[lpi-discuss] [INFO] Vendor-independence "pays off"
torsten.scheck at gmx.de
Sun Sep 17 10:07:41 EDT 2006
Evan Leibovitch wrote on 16/09/06 20:29:
> years ago? And let's not forget that most IT certs -- including the
> vendor-neutral ones -- are designed to maximize their own sales,
> offering further incentive to set the bar lower. This certainly plays a
> part in the decline of respect.
Right. To counter such developments, certification bodies need to be
accountable to industry or professional associations, which demand high
skill standards for their workforce or their peers, respectively.
When I read about professional certification in other industries, it
seems to be a different kind of certification world--much more like the
formal vocational education programmes in Germany.
e.g. the chartered financial analysts (CFAs)
in James DiIanni, 2003, "Increasing Value Through High-Stakes Testing"
"Another factor contributing to the value of a high-stakes tests is how
passing grades are designated. Do the test designers set the minimum
passing score, or a minimum passing rate or percentage of test-takers?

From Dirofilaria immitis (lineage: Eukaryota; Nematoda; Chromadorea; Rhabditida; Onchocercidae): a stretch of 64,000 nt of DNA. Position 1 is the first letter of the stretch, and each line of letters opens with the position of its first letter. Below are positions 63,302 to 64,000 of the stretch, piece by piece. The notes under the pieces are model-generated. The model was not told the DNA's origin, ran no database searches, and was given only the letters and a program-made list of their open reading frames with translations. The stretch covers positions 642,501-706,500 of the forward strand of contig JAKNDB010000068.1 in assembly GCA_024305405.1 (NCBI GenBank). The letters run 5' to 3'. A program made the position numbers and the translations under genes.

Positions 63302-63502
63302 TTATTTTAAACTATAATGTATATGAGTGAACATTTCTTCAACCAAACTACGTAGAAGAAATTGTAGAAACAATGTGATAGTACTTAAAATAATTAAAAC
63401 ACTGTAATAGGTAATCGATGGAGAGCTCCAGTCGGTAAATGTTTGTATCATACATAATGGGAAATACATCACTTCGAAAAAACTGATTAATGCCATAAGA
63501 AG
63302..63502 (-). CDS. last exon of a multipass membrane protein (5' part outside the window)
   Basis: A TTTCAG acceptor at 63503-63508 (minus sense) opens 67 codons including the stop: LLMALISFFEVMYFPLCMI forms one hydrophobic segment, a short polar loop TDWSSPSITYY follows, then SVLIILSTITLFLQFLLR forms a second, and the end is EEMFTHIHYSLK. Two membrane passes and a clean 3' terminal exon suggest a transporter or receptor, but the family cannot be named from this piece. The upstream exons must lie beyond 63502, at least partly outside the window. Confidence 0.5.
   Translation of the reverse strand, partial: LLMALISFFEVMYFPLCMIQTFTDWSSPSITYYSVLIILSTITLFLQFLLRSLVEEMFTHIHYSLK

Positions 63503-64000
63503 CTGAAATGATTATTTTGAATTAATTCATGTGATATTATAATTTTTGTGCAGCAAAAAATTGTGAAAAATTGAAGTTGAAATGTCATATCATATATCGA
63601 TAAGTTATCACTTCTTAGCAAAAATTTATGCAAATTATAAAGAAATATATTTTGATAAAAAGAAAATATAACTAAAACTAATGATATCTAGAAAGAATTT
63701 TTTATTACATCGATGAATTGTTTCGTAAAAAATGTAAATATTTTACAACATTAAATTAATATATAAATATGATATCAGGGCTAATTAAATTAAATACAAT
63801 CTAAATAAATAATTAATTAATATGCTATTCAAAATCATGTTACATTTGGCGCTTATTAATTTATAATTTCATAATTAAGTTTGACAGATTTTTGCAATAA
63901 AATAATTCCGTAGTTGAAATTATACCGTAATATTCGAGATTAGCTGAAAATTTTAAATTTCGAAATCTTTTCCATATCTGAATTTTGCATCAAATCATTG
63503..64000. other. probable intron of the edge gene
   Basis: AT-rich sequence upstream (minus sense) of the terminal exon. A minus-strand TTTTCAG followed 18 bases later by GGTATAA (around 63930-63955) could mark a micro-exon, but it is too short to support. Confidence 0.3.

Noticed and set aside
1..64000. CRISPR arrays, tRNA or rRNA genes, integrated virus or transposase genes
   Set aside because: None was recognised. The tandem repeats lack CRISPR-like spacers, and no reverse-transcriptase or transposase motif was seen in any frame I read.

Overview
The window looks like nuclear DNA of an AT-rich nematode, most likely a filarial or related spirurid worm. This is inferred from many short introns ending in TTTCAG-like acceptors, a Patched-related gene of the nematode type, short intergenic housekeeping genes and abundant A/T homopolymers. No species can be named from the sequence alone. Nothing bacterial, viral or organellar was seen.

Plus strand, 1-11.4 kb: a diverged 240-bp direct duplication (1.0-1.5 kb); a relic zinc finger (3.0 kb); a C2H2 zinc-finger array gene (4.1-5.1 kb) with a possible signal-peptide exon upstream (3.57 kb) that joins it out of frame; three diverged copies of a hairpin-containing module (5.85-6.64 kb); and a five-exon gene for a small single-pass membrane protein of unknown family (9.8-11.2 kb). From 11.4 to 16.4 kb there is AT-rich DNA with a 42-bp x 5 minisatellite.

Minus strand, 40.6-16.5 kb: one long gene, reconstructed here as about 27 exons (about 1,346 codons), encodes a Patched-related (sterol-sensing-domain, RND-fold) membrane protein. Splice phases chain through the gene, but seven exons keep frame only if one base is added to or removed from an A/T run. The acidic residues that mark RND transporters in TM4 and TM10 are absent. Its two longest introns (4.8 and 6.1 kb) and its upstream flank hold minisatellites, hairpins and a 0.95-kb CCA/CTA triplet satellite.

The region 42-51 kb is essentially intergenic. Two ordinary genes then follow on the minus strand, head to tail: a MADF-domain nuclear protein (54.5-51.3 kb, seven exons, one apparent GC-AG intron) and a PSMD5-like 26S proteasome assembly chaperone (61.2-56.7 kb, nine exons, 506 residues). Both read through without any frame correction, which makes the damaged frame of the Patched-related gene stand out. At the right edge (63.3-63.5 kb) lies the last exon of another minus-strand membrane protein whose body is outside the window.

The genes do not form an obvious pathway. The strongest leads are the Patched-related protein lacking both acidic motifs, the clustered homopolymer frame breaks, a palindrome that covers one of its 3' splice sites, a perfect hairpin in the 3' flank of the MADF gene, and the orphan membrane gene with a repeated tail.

With the CFA exam, only one of five candidates who initiate the program
actually achieves a charter. “Over time, our pass rates have gone down
because candidate performance has declined,” said Johnson.
By contrast, Johnson mentions that the programs with guaranteed pass
rates and fees for continuing education and certification renewal open
the door for value scrutiny. Similarly, how often the tests are offered
can also translate into value, especially if they function as a levee to
the job market. Some professions may only offer certification exams on a
limited calendar basis in order to regulate the net number of new people
who can practice in that particular profession."
Of course, it always depends on the actual certification demand. In
Germany certification programmes with a narrow and current technology
focus might be more appropriate than comprehensive programmes, as they
are just needed to complement the formal vocational IT education...
> Most interesting to me was the very last line of the Foote press
> release, including Linux in a list of "skills to watch", but (unlike
> most other entries in the list) not associating that potential to _any_
Yes, I also noticed this. I found it very strange and attributed it to
the lower interest in Linux in the US. (Even though the study claims to
include samples from Europe. But it doesn't provide further details...)
Thank you for this nice conversation.
Torsten Scheck <torsten.scheck at gmx.de> Jabber:torsten at i0i0.de
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